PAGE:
If a pregnancy is at risk for HDFN, if paternity is assured, the father of the fetus can be phenotyped for the antigen of interest. For example, in the case of maternal anti-E, the father can be phenotyped for the E-antigen and, if positive the e-antigen to determine zygosity. The father could in theory be EE, Ee or ee, putting the fetus at 100%, 50% or 0% risk of HDFN if paternity is assured. It should be noted that zygosity for the D- antigen cannot be determined by routine serologic methods. If the paternal phenotype is heterozygous or unknown, fetal genotyping can potentially be performed after obtaining fetal cells through amniocentesis or chorionic villus sampling or by using maternal serum.
When a critical titer is reached, nonserologic means must be used to monitor the fetus for anemia. The most common method used for monitoring at-risk pregnancies is transcranial middle cerebral artery Doppler ultrasonography. Moderate to severe anemia can be predicted by peak systolic velocity above 1.5 times the median for gestational age. MCA Doppler has a 100% sensitivity and a 12% false positive rate.
Correct technique is critical and this test should only be performed by those with adequate training and expertise.
MCA Doppler ultrasonography has largely replaced amniocentesis with bilirubin measurement using spectral analysis at 450 nanometers. The delta OD 450 is still sometimes performed however and involves plotting the change in optical density at 450 nanometers on either a Liley graph in the late second and third trimester or the Queenan curve for earlier gestational age pregnancies (19-25 weeks). This test is not appropriate for anti-K HDFN.
If MCA Doppler measurements are concerning for fetal anemia, cordocentesis can be performed to obtain a fetal blood sample for hematocrit testing. The goal of intrauterine transfusion is a post-procedure fetal hematocrit of 40-45%. Group O, Rh(D) negative RBCs that are negative for the antigen of interest are transfused; the RBCs must also be irradiated, CMV-safe, fresh (ideally less than 7 days old), negative for hemoglobin S and maternally crossmatch compatible. The umbilical vein is the most common site for transfusion. Intrauterine transfusion can be performed as early as 18-20 weeks gestation. There is a 1 to 2% risk of fetal mortality associated with intrauterine transfusion.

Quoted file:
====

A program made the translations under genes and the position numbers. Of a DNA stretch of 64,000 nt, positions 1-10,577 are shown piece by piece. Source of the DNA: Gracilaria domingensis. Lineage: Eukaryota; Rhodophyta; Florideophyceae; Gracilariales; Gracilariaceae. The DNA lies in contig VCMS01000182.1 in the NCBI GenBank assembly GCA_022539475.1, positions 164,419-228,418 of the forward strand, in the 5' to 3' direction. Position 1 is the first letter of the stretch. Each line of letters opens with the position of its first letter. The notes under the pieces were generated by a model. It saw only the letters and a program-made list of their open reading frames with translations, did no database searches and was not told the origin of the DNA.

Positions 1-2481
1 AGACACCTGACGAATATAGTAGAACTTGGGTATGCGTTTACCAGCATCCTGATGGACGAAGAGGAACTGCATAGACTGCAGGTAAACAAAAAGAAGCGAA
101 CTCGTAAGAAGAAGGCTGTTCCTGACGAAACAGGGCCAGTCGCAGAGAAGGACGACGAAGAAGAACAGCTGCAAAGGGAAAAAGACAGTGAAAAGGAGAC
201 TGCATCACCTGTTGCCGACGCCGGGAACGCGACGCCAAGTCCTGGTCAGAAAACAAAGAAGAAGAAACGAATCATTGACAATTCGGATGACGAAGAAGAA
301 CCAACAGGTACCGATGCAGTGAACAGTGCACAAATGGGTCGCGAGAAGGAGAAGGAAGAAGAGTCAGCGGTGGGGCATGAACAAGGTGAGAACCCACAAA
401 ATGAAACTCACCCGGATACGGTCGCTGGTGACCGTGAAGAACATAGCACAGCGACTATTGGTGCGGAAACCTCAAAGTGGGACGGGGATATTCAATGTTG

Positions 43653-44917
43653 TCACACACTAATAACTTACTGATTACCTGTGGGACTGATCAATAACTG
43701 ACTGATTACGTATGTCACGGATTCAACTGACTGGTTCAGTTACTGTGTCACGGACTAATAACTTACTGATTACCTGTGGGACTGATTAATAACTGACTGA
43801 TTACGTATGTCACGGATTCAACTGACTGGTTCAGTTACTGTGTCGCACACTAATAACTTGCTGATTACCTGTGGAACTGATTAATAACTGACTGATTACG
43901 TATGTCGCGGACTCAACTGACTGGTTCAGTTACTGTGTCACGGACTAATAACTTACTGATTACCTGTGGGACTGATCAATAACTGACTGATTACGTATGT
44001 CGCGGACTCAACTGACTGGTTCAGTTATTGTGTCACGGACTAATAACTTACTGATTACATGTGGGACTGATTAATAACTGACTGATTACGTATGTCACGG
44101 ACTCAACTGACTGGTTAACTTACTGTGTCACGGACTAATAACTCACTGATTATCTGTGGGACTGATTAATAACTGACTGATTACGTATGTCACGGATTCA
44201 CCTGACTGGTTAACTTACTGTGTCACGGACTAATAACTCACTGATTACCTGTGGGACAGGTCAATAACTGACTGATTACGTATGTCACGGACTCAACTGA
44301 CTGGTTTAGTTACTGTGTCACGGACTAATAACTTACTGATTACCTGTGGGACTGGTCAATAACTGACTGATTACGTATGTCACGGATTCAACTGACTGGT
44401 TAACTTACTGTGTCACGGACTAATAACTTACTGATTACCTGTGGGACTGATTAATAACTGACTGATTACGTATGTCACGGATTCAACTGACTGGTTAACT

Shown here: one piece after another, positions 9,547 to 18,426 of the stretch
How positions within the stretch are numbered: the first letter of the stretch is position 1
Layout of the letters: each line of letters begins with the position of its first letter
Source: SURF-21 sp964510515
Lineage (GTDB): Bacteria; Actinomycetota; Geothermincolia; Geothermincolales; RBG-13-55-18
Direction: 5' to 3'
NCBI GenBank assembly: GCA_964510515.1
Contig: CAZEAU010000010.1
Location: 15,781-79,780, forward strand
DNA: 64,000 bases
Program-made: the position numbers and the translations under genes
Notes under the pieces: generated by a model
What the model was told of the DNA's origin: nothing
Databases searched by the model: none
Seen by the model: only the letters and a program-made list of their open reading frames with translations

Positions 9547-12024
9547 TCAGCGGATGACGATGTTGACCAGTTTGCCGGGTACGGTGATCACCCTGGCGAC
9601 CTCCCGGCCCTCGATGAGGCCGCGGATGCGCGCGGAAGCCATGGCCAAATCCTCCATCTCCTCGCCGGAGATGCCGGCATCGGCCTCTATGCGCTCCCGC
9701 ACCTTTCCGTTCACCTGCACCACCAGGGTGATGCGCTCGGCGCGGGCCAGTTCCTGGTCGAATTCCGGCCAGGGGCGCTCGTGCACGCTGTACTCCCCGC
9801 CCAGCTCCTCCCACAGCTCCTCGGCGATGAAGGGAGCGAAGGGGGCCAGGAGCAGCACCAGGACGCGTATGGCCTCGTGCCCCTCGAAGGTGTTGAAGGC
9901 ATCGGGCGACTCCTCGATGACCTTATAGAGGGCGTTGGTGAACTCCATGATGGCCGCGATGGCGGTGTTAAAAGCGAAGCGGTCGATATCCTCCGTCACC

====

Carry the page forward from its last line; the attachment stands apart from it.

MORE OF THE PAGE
Prior to performing an intrauterine transfusion, the volume of RBCs to be transfused must be calculated. This is done by determining the fetal and placental total blood volume by multiplying the ultrasound estimated fetal weight in grams by 0.14 mL/g. One then multiplies the total blood volume by the difference in post-transfusion and pre- transfusion hematocrit. That number is then divided by the hematocrit of the RBC unit.
An example would be for a fetus with an estimated weight of 1000g with a pretransfusion hematocrit of 15%: One first multiplies 1000 grams by 0.14 milliliters per gram. The resulting number is multiplied by the difference between 0.40 and 0.15. The result is divided by 0.85 giving an RBC volume of 41.2 milliliters to be transfused.
Post-natally, close monitoring of the neonatal bilirubin is recommended. The infant may require blue-green light phototherapy. IVIG may also be needed to help control hemolysis in the infant. Double volume exchange transfusion may be needed in infants unresponsive to phototherapy and IVIG. Group O, Rh(D) negative RBCs that are negative for the target antigen that are ideally less than 7 days old are desired. The RBCs must also be CMV-safe, irradiated and hemoglobin S negative. The Group O plasma must be removed from the RBC product and replaced with AB plasma and the final product should be diluted to a hematocrit of 40-50%.
In conclusion, HDFN occurs when a mother has a red blood cell antibody toward a paternally inherited fetal RBC antigen. Erythroblastosis fetalis, hydrops fetalis and death from high output cardiac failure may occur in pregnancies affected by HDFN. An antibody screen and identification performed during early pregnancy can identify at-risk patients and establish a baseline titer. Titers performed every 2 to 4 weeks starting at 18-20 weeks gestation are used for monitoring until a critical titer is attained.
Transcranial MCA Doppler ultrasonography, or less commonly, amniocentesis with bilirubin measurements are useful for assessing for fetal anemia once a critical titer is reached. Intrauterine transfusions may be performed when nonserologic tests are suspicious for moderate to severe fetal anemia beginning at 18-20 weeks gestation.
Slide 21: References
Slide 22: Disclosures
Thank you for joining me on this Pearl of Laboratory Medicine on “Hemolytic Disease of the Fetus and Newborn”